Love him or hate him, Rob Zombie is a strong presence in Horrorland. I was on the fence about discussing him here because I don’t want to alienate any of you, my precious little victims who maybe prefer Gwar, but I also don’t want to ignore one of the driving forces in our world. And more than anything I, myself, needed to understand the man behind the schlockmeister and why he does the things he does. I went into this research with an air of disappointment. I’ve thrown a small fortune his way to hear his music, see his films, and see his performances. The man has a rumored net worth of $40 million, and yet he has recently turned to us, the notoriously dirt poor Horrorland Heathens to fund his latest film, 31. What fresh hell is this? I absolutely despise the trend of already rich people using crowdfunding as basically a way to get their shit made without being held accountable financially. But as I delved deeper into the Past, Present, & Future of this contemporary icon of fright, what I found was an avid fan of the genre who busted ass to create his vision and become a brand in and of himself. Hear me out…
Robert Bartleh Cummings or as we know him, Rob Zombie, was the son of two carnival workers along with little brother Michael David Cummings or as we know him, Spider One. When riots broke out at the carnival, the tents were burned, and little Zombie witnessed real violence, Robert and Louise Cummings packed up and left the carnie life behind. Rob can’t even tell you when horror entered his life. It has been part of him for a lifetime. Not a genre, but a lifestyle, and he has a deep love and respect for the genesis of horror. So before you point at his impressive collection of props and other oddities from horror’s past and say “sell that to fund your movie,” keep in mind… you’d kill for some of it, yourself.
At 18, Rob moved to New York to attend Parsons School of Design where he met then-girlfriend, Sean Yseult. Together, they founded the heavy metal rock band, White Zombie, named after (you guessed it) the 1932 film of the same name. While White Zombie formed sometime in the mid-1980s, they didn’t catapult to fame until the early 90s. Fun fact: Beavis and Butt-head had a big hand in introducing White Zombie to the grunge generation when the duo did their patented commentary to Thunderkiss ‘65. Zombie later thanked the boys by animating a kick-ass segment of the film Beavis and Butt-head Do America.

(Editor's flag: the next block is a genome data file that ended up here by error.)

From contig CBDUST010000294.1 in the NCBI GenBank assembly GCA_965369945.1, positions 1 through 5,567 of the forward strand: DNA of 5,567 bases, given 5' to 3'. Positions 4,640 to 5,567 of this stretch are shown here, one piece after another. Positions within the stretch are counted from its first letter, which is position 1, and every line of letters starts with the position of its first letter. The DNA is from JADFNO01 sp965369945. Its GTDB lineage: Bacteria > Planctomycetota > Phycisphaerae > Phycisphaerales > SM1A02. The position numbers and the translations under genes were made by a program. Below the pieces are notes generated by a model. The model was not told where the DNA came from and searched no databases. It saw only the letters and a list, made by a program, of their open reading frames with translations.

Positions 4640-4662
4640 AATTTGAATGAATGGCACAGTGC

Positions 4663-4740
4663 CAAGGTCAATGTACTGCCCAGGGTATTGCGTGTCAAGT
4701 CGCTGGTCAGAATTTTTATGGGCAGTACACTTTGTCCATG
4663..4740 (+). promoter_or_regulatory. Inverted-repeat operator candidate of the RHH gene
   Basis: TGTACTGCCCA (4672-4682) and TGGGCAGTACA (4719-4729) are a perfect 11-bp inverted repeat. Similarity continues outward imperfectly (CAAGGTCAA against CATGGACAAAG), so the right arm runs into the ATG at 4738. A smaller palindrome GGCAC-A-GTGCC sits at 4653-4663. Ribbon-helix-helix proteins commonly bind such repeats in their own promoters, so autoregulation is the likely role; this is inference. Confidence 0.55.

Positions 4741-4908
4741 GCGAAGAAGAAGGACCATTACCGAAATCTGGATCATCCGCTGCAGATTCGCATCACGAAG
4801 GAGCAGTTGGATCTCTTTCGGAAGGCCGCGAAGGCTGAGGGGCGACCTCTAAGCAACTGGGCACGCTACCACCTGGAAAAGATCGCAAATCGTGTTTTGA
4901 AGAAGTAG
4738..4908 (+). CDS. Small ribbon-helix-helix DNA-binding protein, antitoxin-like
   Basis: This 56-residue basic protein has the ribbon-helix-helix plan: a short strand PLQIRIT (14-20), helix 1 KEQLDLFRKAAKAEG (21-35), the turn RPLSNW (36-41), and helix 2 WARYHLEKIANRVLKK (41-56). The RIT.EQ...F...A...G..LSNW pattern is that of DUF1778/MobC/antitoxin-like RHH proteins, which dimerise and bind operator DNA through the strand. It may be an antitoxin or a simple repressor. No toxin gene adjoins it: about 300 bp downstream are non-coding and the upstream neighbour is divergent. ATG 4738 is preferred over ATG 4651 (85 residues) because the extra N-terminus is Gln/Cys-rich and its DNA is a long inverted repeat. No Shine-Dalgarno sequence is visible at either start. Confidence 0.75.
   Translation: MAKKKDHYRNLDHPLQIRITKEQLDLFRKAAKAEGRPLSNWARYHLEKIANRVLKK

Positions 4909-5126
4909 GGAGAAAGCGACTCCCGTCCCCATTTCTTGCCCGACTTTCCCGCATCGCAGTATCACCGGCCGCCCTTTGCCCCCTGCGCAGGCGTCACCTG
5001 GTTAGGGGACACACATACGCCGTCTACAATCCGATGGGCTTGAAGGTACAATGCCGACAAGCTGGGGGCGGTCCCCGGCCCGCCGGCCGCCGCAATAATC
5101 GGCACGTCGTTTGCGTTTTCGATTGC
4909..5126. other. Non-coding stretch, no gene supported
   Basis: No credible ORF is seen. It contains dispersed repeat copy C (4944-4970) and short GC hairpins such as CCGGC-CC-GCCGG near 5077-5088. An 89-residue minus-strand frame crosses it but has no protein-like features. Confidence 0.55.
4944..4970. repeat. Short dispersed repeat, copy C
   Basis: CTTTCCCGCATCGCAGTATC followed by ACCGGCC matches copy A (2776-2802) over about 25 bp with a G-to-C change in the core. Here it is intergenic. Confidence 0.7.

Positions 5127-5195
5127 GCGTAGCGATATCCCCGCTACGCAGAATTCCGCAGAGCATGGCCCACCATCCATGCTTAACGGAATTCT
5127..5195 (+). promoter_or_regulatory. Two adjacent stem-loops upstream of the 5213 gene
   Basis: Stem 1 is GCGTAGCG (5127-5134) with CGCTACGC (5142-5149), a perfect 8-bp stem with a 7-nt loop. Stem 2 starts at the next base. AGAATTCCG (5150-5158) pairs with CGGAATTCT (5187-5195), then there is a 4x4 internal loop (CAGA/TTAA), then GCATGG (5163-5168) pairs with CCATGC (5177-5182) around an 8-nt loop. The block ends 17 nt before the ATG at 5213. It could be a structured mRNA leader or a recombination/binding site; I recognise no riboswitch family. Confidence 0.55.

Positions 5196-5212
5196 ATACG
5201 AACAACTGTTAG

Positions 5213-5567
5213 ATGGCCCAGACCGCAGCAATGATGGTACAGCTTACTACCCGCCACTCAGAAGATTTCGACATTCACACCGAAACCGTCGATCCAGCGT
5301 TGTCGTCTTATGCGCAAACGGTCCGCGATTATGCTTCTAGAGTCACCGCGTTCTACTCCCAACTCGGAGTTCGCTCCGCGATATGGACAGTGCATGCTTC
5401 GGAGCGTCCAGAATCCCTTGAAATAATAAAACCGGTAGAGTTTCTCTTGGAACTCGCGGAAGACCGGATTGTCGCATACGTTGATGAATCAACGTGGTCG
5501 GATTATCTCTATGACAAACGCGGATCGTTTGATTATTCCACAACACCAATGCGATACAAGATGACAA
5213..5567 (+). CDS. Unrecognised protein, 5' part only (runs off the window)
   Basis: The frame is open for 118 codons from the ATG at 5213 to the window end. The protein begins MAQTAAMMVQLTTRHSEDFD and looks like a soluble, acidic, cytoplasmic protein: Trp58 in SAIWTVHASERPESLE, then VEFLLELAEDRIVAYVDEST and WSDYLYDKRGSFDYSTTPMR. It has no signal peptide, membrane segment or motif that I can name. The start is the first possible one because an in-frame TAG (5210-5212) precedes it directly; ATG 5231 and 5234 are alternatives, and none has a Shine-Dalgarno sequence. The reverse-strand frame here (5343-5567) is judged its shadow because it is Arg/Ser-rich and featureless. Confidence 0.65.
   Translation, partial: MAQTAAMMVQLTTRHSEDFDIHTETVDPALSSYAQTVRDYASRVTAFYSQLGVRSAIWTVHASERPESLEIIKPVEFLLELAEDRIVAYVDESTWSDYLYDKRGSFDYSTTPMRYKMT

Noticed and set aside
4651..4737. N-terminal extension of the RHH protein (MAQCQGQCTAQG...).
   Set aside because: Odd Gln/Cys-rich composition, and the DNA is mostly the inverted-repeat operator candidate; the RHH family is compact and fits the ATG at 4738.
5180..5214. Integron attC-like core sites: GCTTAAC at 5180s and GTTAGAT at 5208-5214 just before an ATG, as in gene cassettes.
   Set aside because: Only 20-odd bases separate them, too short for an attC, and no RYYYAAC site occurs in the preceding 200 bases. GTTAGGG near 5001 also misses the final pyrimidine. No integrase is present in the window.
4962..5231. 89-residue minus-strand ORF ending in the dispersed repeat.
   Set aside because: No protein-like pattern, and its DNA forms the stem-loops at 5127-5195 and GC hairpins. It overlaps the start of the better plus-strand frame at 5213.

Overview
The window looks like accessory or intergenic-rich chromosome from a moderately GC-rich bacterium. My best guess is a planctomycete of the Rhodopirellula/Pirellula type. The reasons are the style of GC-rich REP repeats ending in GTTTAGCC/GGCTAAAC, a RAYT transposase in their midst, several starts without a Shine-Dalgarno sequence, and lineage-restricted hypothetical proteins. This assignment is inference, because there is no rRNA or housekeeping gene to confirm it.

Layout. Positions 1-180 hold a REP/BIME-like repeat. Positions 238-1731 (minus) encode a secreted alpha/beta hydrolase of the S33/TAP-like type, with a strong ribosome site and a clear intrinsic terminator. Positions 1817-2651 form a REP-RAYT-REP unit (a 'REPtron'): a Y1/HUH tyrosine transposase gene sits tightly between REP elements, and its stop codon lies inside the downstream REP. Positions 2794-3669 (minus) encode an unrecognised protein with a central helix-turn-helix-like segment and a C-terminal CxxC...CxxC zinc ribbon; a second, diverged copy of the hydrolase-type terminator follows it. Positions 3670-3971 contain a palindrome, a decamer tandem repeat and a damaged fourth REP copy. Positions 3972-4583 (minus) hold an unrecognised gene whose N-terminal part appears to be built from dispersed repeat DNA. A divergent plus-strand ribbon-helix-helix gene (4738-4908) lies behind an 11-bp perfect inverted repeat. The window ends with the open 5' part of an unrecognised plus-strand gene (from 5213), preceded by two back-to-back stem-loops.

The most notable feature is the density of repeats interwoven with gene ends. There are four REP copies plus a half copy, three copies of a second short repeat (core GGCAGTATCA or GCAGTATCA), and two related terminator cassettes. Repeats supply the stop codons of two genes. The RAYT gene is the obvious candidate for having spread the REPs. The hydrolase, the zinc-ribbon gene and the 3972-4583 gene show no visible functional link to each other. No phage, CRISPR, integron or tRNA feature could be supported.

By 1996, Rob legally changed his name to “Rob Zombie.” Sean and Rob called it quits on the relationship after seven years, but continued to work together as the only steadfast members of White Zombie until the band amicably parted ways in 1998. That’s when Rob went solo with Hellbilly Deluxe: 13 Tales of Cadaverous Cavorting Inside the Spookshow International, followed by a remix album, American Made Music To Strip By. I’m not going to bore you with statistics and facts about what charts he topped. Frankly, who gives a shit? I heard rock with an industrial edge and a saw the scary looking dude from White Zombie yelling into a microphone. I could get behind that.
Now, before you start in on how he’s a sub-par musician, let’s be honest here: You loved it and you know it. You loved White Zombie and you got a serious kick out of Rob Zombie. Music is a highly collaborative effort, even for a solo artist. A lot can be said for who you work with. Rob has an impressive list of collaborators: Charlie Clouser (formerly of Nine Inch Nails and composer of the Saw film score), Ozzy Osbourne (of Black Sabbath… duh), Kerry King (of Slayer), Marilyn Manson (the one who recently threatened to kick Zombie’s ass), John 5 (formerly a member of Manson’s crew) and his hero Alice Cooper (if you don’t know who that is, what are you doing here?), the list goes on and will continue to do so. His shit was fun and it was good enough to bang your head to and blast at Halloween parties, so keep the snobbery to a minimum.
Alright, let’s talk Zombie and film. The elephant in the room. Originally, Zombie’s first foray into horror films was supposed to be The Crow: 2037, which he had already penned and was ready to direct. But politics happened and Zombie is sure of himself if he’s anything, and he was fired from the production which eventually became The Crow: Salvation. I’m okay with that 1) Because I rather liked Salvation as it was; and 2) Because the following treat was one of my more orgasmic experiences as a horror fan…